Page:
La Loba (1965)

La Loba (1965) movie poster

director  Rafael Baledón
viewed: 04/23/2018

Oh, Man. La Loba starts off on a tear,  with the lady werewolf climbing from a grave, leaping like a ninja, and killing everyone in sight. The first 10 minutes are virtually dialog-free, and sights and sounds, action, attacks and blood-letting exuding at times elements of Silent Cinema.

The whole of La Loba is atmospheric and melodramatic, a Mexican Gothic, in which a beautiful young woman (Kitty de Hoyos) is cursed with lycanthropy, though managed by her family and in house scientists. 

Having watched this “sin subtítulos”, I’d be speculating about some of the relationships, but it does indeed seem that her lover is also a werewolf, and that there is also a werewolf hunter who has a special dog that kills werewolves too.

What I don’t have to speculate about is that this film is pretty awesome, even if it doesn’t achieve that same level that the first 10 minutes reached. It’s stylish and well-shot, sort of gory in an old black-and-white horror film way, and pretty damn fun.

I can definitely see Guillermo del Toro digging this.

Blood (1973)

Blood (1973) VHS cover

director Andy Milligan
viewed:  03/11/2018

I don’t know what it is about Andy Milligan films, but it seems like the more of them that I watch, the better I like them.  This is my 8th Milligan in a little over a year. My trajectory has run: The Body Beneath (1970), Fleshpot on 42nd Street (1973), Guru, the Mad Monk (1970), Carnage (1984), Bloodthirsty Butchers (1970), The Man with Two Heads (1972), and most recently, The Rats Are Coming! The Werewolves Are Here! (1972).

And Blood may be my favorite so far? Toppling The Rats Are Coming! The Werewolves Are Here! which had just taken the top spot. Are they getting better or am I becoming more attuned to Andy Milligan?

Hope Stansbury (from Rats/Werewolves) is here, as a perpetually discontented vampiress, being kept alive by the ministrations of her husband, Orlavsky (Alan Berendt), and his assistants, Carrie (Patricia Gaul), the legless Orlando (Michael Fischetti), the simpleminded Carlotta (Pichulina Hempi).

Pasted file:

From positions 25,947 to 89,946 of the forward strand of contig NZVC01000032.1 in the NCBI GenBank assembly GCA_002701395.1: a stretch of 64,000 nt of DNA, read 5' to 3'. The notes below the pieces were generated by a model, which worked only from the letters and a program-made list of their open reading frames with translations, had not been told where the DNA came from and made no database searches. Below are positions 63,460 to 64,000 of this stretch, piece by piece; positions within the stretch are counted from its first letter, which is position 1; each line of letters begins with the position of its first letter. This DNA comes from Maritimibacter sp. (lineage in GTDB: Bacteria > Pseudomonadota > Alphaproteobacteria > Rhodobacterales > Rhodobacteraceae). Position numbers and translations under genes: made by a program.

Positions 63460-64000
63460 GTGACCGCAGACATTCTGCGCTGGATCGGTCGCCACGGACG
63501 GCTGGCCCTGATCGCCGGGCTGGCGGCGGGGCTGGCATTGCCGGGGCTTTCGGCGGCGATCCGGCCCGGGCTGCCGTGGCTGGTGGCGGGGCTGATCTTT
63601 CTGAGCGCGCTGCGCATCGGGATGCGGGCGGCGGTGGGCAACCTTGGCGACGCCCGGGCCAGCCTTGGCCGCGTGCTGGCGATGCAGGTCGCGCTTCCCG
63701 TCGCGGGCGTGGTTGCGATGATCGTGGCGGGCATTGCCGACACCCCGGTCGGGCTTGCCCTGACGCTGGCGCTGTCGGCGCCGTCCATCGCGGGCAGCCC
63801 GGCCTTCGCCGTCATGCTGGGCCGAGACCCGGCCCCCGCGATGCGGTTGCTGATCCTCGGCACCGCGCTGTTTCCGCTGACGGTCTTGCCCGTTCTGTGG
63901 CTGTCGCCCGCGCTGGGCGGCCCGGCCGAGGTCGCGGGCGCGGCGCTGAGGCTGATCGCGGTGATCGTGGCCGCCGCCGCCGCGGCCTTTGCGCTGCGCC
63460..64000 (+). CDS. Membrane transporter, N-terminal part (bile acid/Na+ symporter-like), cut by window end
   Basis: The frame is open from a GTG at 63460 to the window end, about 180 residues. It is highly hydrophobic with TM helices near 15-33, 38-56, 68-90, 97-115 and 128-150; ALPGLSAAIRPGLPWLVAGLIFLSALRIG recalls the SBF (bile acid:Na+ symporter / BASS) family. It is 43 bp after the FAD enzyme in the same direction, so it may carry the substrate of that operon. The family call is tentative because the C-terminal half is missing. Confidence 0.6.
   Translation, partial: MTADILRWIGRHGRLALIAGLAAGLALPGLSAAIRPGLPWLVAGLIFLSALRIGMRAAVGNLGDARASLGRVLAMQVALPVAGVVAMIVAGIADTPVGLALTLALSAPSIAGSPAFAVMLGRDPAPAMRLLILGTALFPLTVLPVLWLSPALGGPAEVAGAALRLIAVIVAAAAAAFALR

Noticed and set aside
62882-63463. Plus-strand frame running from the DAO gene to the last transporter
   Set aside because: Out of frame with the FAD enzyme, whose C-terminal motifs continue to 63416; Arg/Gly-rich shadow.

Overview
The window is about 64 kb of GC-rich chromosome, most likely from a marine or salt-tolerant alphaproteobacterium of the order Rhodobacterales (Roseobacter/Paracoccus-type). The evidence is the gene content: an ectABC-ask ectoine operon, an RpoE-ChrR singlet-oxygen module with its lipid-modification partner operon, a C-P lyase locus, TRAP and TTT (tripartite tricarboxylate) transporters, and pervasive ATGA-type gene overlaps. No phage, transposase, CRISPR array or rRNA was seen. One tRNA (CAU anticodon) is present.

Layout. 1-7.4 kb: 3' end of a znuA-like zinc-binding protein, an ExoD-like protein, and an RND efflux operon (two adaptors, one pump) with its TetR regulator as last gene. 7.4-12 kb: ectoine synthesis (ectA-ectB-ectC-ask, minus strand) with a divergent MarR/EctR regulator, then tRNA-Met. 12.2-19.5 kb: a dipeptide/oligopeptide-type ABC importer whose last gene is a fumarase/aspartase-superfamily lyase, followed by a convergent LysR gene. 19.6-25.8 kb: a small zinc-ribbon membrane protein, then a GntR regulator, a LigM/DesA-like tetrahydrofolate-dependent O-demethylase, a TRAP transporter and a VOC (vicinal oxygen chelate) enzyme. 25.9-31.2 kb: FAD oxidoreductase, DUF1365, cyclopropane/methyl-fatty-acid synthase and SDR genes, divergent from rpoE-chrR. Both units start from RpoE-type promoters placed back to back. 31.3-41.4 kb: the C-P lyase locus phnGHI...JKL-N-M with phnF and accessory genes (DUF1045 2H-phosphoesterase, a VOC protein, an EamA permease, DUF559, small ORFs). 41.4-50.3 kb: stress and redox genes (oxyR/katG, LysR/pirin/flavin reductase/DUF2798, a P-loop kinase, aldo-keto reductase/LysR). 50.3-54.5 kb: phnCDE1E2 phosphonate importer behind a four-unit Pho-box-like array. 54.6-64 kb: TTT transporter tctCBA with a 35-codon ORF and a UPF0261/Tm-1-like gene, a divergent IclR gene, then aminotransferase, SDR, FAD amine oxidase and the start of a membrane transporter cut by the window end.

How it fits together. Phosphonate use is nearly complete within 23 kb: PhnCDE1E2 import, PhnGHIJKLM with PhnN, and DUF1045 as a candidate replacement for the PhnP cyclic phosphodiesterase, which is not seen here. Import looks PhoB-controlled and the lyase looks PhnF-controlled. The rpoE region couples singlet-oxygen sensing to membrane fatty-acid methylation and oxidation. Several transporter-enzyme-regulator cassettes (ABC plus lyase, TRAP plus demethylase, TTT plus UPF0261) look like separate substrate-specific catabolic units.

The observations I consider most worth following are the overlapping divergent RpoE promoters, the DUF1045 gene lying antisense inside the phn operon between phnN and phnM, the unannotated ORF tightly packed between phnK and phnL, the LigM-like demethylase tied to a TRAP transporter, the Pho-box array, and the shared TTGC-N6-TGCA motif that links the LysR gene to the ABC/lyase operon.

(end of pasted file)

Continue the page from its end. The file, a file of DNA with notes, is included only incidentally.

Everything was going great until…Ha, ha, it was never going great for this clan, returning to America from Europe to settle up with an exploitative accountant and reclaim Orlavsky’s family home. Orlavsky imprudently falls for Prudence (Pamela Adams), who unwittingly falls in with this crowd.

This crowd is a vampire, a werewolf, and some man-eating plants. I guess producer Walter Kent (who appears as “Man in office”) hadn’t quite the flair for titling that William Mishkin did, or this might have been called “The Vampires Are Here! The Werewolves, Too! And Man-Eating Plants! Frankenstien Is Coming!” Because, yes, at the end, as a joke, Dr. Frankenstein takes over the premises when all is said and done.

All this, in less than an hour. And of all his Milligan’s movies, which he shot himself, I loved the aesthetic achieved, even shooting the bulk of the film in his house and property.

The Rats Are Coming! The Werewolves Are Here! (1972)

The Rats Are Coming! The Werewolves Are Here! (1972) movie poster

director Andy Milligan
viewed: 02/26/2018

The Rats Are Coming! The Werewolves Are Here! is an Andy Milligan movie up and down but it’s also producer William Mishkin’s masterpiece of titling.  You get rats coming and werewolves going when you ask your auteur to shoot an additional 20 or so minutes of footage to a picture already in the can for some time. Apparently, inspired by the success of Willard, Mishkin had Milligan  add in a killer rats subplot. Not only did this give us that title but more interestingly, it gave us Andy Milligan himself.

“Well, when one brings as many little creatures of the night into the world as I, one forgets a little sex now and then.” Is this Andy Milligan getting all self-reflexive on us?

Because this is Andy Milligan, in character as Mr. Micawber, a rat-looking dude, selling flesh-eating rats, who ate both his left arm and half his face off, to Monica Mooney (Hope Stansbury). We also have Andy Milligan in another guise as an unnamed gunsmith selling a pistol and homemade silver bullets to a Miss Diana (Jackie Skarvellis). Both of these sequences were shot in New York, supplementing the werewolf movie Milligan had previously filmed in Britain.